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Current Infectious Disease Reports

, Volume 15, Issue 4, pp 299–306 | Cite as

Expatriates: Special Considerations in Pretravel Preparation

  • Cassandra M. Pierre
  • Poh-Lian Lim
  • Davidson H. Hamer
Invited Commentary

Abstract

Expatriates comprise a diverse set of travelers who face unique medical, psychiatric, and non-health-related risks as a result of increased exposure to host country environment and associated lifestyle. Expatriates have an increased risk of developing malaria, gastrointestinal disorders, latent tuberculosis, vaccine-preventable infections, and psychological disorders, when compared with other travelers, yet the majority of existing pretravel guidelines have been designed to suit the needs of nonexpatriates. Although greater interest in expatriate health issues has led to improved characterization of illness in this population, expatriate-specific risk mitigation strategies—including modifications to chemoprophylaxis recommendations, limiting tuberculosis exposure, and prevention of occupational or sexual blood-borne virus transmission—are poorly described. Occupations and destinations affect travel-related disease risk and should inform the pretravel consultation.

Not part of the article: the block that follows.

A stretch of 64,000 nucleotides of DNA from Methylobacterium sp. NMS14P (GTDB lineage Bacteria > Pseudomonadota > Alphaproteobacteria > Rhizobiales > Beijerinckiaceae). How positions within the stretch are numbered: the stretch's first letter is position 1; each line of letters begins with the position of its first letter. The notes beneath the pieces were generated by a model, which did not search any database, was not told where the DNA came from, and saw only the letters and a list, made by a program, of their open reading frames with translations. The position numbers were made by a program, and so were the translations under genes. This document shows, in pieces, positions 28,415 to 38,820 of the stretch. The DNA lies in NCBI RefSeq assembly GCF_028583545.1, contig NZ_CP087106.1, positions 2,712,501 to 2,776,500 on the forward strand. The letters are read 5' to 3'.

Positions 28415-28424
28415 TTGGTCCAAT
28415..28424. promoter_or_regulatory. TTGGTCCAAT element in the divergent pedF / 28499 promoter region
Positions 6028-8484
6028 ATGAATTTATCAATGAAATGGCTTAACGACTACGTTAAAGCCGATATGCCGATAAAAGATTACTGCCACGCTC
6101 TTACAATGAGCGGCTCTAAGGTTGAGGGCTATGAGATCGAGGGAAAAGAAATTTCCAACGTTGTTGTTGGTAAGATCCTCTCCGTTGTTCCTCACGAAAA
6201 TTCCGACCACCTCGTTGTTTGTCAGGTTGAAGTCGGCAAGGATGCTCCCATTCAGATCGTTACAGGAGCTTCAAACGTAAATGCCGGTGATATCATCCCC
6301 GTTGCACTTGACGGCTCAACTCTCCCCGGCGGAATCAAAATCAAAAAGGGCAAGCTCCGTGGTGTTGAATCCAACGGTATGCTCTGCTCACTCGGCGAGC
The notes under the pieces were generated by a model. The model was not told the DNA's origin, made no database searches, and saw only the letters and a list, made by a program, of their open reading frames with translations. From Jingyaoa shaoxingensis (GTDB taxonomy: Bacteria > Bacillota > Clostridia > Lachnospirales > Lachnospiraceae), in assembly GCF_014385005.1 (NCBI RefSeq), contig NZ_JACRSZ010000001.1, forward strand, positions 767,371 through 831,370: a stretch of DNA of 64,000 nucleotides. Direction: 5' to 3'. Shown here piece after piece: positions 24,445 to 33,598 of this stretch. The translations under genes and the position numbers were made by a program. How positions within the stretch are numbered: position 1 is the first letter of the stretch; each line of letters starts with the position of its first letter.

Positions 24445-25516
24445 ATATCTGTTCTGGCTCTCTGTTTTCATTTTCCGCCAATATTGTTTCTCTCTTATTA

Keywords

Expatriates Rabies vaccine Japanese encephalitis vaccine Chemoprophylaxis Malaria International travel 

Notes

Compliance with Ethics Guidelines

Conflict of Interest

Cassandra M. Pierre, Poh-Lian Lim, and Davidson H. Hamer declare that they have no conflict of interest.

Human and Animal Rights and Informed Consent

This article does not contain any studies with human or animal subjects performed by any of the authors.

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Copyright information

© Springer Science+Business Media New York 2013

Authors and Affiliations

  • Cassandra M. Pierre
    • 1
  • Poh-Lian Lim
    • 2
  • Davidson H. Hamer
    • 1
    • 3
    • 4
  1. 1.Section of Infectious Diseases, Department of MedicineBoston University School of MedicineBostonUSA
  2. 2.Department of Infectious DiseasesInstitute of Infectious Disease & Epidemiology, Tan Tock Seng HospitalSingaporeSingapore
  3. 3.Center for Global Health and DevelopmentBoston UniversityBostonUSA
  4. 4.Department of International HealthBoston University School of Public HealthBostonUSA

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